Tiamat Sciences cooking up plant-based proteins for cheaper production of cellular meat

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Cellular growth medium is a component of cellular agriculture that enables lab-grown meats to be produced at low cost. However, the traditional methods of making these growth factors, or reagents themselves, are expensive, making large-scale manufacturing difficult.

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On average, reports show that Lab grown meat costs around $50 . Is, but that new technologies may make it more reasonable $3 per pound by 2030,

tiamat science is a biotech startup developing more cost-effective biomolecules that aims to replace more expensive bioreactors. Today, it announced $3 million in seed funding, led by True Ventures, with participation from Social Impact Capital and Cantos.


France-Emmanuel Adil, Founder and CEO, Tiamet Sciences. image credit: Tiamat Science

The company’s CEO, France-Emmanuel Adil, founded the company in 2019 to manufacture animal-free proteins using a proprietary plant molecular farming approach that combines biotechnology, vertical farming and The calculation combines the design.

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“The growth factors used in the media are expensive right now,” she told Nerdshala. “We can drastically reduce costs and reach price parity with meat.”

Adil estimates that today’s growth factor costs $2 million per gram to make, but he believes that with the efforts of Tiamat Science and others, the focus will be on making it 1,000 times cheaper by 2025. With this the cost can be reduced by 10 times so that mass production can go ahead.

Prior to the $3 million seed round, the company raised a smaller round last July, giving it $3.4 million in total funding to date. Adil wanted to expand the company, which was in Belgium, where it has an operating site, and moved to North Carolina in May.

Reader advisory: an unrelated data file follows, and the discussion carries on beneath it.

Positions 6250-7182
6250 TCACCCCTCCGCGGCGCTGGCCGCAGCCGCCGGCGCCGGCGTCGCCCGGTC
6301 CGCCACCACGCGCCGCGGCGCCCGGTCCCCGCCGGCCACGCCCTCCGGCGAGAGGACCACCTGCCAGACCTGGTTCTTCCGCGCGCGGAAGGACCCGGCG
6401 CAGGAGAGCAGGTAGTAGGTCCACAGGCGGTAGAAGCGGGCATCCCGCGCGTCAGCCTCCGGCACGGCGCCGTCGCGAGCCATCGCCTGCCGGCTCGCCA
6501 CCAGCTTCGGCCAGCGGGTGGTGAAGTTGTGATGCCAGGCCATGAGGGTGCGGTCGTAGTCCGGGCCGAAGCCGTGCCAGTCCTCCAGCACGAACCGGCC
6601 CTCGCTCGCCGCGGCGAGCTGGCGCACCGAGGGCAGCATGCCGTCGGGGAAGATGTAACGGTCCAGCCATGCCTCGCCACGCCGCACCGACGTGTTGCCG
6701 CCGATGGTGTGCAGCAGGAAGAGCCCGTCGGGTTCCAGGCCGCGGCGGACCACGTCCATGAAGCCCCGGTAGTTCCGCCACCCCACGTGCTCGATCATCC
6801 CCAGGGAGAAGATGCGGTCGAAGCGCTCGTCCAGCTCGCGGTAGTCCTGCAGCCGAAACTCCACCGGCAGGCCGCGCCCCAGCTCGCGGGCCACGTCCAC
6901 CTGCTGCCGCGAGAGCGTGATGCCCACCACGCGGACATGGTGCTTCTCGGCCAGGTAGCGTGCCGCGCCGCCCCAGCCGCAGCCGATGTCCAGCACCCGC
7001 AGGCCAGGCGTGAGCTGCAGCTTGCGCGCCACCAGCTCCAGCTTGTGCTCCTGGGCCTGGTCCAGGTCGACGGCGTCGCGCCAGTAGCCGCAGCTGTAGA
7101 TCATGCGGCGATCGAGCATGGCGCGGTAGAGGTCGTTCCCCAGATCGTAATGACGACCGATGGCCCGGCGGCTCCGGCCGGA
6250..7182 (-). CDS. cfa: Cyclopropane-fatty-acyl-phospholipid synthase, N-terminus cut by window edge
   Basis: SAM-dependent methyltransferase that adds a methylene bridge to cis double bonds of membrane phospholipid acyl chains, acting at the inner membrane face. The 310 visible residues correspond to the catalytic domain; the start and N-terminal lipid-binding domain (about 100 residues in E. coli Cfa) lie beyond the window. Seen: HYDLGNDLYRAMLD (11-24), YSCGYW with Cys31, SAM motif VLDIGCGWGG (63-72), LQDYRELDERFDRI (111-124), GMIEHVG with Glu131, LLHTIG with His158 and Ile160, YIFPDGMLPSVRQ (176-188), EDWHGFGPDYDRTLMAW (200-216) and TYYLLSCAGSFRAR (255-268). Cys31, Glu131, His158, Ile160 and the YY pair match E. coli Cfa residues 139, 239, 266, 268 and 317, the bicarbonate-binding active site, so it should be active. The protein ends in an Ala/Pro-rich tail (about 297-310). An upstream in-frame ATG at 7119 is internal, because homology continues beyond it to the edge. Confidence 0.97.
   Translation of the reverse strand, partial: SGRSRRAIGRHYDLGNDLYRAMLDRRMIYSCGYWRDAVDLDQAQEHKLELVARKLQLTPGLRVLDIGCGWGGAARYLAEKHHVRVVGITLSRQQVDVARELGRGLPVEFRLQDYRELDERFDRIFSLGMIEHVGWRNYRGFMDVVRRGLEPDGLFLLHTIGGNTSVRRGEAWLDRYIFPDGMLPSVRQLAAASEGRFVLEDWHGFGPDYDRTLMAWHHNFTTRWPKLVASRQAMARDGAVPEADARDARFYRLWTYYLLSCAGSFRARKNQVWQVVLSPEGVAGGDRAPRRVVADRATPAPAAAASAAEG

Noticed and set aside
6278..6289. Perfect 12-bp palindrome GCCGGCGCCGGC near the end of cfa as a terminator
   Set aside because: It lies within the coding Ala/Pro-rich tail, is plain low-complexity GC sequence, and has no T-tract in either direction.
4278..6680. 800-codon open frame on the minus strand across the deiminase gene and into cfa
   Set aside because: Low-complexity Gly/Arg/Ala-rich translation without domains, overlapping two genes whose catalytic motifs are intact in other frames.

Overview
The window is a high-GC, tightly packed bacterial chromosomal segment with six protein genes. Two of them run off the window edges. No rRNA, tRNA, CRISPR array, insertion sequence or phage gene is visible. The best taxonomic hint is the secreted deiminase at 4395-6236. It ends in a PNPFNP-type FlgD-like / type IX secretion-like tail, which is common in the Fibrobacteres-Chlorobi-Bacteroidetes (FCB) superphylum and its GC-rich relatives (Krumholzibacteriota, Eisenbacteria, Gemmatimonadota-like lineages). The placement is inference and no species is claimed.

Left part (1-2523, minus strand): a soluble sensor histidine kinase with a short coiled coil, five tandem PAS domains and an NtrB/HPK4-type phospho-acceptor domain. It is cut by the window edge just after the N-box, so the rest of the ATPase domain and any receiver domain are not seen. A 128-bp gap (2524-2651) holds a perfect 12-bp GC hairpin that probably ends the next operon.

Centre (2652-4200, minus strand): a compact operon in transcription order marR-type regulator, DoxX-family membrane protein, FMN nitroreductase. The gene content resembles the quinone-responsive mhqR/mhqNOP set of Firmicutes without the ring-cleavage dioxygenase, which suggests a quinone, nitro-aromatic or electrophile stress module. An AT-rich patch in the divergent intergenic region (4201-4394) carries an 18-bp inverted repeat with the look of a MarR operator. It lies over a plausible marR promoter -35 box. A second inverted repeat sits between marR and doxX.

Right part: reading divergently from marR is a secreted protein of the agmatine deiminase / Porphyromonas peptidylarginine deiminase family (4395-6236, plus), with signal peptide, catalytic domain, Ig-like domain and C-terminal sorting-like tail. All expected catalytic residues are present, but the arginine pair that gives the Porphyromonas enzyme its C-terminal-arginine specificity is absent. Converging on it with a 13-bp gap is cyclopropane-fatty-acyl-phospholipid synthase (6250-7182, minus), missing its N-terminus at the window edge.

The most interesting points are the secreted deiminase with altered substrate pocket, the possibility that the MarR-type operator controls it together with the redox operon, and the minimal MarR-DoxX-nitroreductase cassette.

The new funding will support a pilot production facility and technology development in Durham, North Carolina. The company is already on track to reach carbon-neutral production.

She wasn’t able to disclose customers yet, but said the company is in development for its first product with the aim of releasing by the end of the year. Tiamat will then send samples to customers for testing, which they believe will lead to some partnership in 2022.

In addition to food, Adil says Tiamat’s approach could be applicable in other industries such as regenerative medicine and vaccine production.

“The growth factors are transferable to other industries because the processes are similar,” she said. “We will be working on expansion by the end of 2022. We will expand very rapidly with several plants and then 100,000 plants. We are in discussions with companies to help on a large scale but progressively.”

True Ventures co-founder Phil Black said the investment in Tiamat Sciences fits into its plant-based portfolio. The initial funding the company raised allows them to prove to people that their technology works and produce it at a trial stage. Then there will be a huge round on the scale from liters to gallons.

“The cell meat industry is here to stay and now people are interested in making it more profitable for themselves and making more of it,” he said. “Limiting factors exist, and Taimat’s solution will be a game-changer.”

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